I was more pleased then I could tell with my visit to the College Farm at Lansing and I shall always feel under obligations to my friend A.J. Cook, Professor of Entomology, for the many courtesies he showed me. Although the bees in the college apiary had died out entirely the Winter before, on account of being in a bee-house that was not proof against a temperature of 31° below zero, a new start was made in the Spring by the purchase of two colonies. These had been increased to eight good colonies, besides furnishing honey that was sold to the amount of $80, with still more to be taken.
In the afternoon in company with Prof. Cook I had a most interesting visit with my old friend, John L. Davis, of Delhi Michigan. That season Mr. Davis had increased his 39 colonies to 130 and had about 2500 pounds of comb honey and 1000 pounds of extracted. He said he could have secured nearly twice as much if he had given the bees’ proper attention. Mr. Davis had kept bees successfully for 40 years and his winter losses were always quite negligible.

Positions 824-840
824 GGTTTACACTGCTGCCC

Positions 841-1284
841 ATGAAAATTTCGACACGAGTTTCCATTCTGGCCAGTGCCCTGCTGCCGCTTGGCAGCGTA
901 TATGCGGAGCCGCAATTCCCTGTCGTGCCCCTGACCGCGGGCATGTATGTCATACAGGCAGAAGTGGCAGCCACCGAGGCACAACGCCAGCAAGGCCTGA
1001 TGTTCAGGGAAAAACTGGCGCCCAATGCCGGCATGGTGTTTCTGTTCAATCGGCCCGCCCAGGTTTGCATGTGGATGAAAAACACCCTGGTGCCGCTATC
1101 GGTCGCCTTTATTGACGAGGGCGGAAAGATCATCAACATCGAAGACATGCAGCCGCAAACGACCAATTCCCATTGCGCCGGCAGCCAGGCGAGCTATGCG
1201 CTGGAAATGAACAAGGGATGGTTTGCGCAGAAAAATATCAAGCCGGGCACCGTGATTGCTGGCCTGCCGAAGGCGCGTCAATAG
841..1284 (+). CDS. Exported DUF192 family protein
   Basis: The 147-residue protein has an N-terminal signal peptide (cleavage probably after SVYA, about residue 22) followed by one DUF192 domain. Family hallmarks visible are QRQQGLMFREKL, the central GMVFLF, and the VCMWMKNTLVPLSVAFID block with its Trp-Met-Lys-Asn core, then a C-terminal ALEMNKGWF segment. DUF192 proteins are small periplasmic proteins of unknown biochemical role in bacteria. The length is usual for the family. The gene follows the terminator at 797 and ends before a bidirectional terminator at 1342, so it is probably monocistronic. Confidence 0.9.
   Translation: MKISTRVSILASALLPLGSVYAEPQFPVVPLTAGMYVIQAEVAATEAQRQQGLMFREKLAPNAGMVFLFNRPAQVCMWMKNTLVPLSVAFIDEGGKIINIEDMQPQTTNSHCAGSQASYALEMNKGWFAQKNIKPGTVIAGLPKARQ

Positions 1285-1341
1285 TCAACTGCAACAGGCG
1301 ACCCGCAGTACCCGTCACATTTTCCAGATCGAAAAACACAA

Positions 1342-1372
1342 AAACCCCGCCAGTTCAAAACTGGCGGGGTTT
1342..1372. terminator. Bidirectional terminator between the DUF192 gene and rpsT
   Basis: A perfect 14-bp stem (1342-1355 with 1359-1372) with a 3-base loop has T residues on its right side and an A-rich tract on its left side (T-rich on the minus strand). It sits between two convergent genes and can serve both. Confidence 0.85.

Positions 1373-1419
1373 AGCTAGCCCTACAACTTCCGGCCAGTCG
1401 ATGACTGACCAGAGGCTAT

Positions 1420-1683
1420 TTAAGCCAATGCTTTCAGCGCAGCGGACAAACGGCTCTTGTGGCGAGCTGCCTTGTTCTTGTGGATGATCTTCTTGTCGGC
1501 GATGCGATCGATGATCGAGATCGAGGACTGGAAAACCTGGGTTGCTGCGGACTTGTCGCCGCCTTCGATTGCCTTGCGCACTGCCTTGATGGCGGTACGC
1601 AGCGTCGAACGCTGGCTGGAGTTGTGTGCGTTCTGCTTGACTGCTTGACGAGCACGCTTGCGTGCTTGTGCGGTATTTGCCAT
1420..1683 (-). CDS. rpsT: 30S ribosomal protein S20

Met Many Old Friends at Conventions
On the 14th of September, 1883, I returned from a trip to the Tri-State Fair and the Toledo convention. Although I stayed but a few hours I had the pleasure of meeting a good many old friends – Thomas G. Newman, Charles F. Muth, E.E. Hasty, J.B. Mason and a host of others. The display of honey was most excellent, as was also the collection of implements for the apiary.
I attended the North American convention held in Toronto in 1883. D.A. Jones was there and he was D.A. Jones still, just as he always was, a natural born leader, a man kind and liberal to a fault. It was he who secured the beautiful building on the fair grounds and who taught the Canadian people that they could raise honey. It was through his influence, moreover, that the convention was brought to Canada. If he ever asked for anything he did not get without any trouble, it was something that I never heard of.
Prof. Cook and his “twin brother,” Dr. C.C. Miller was there.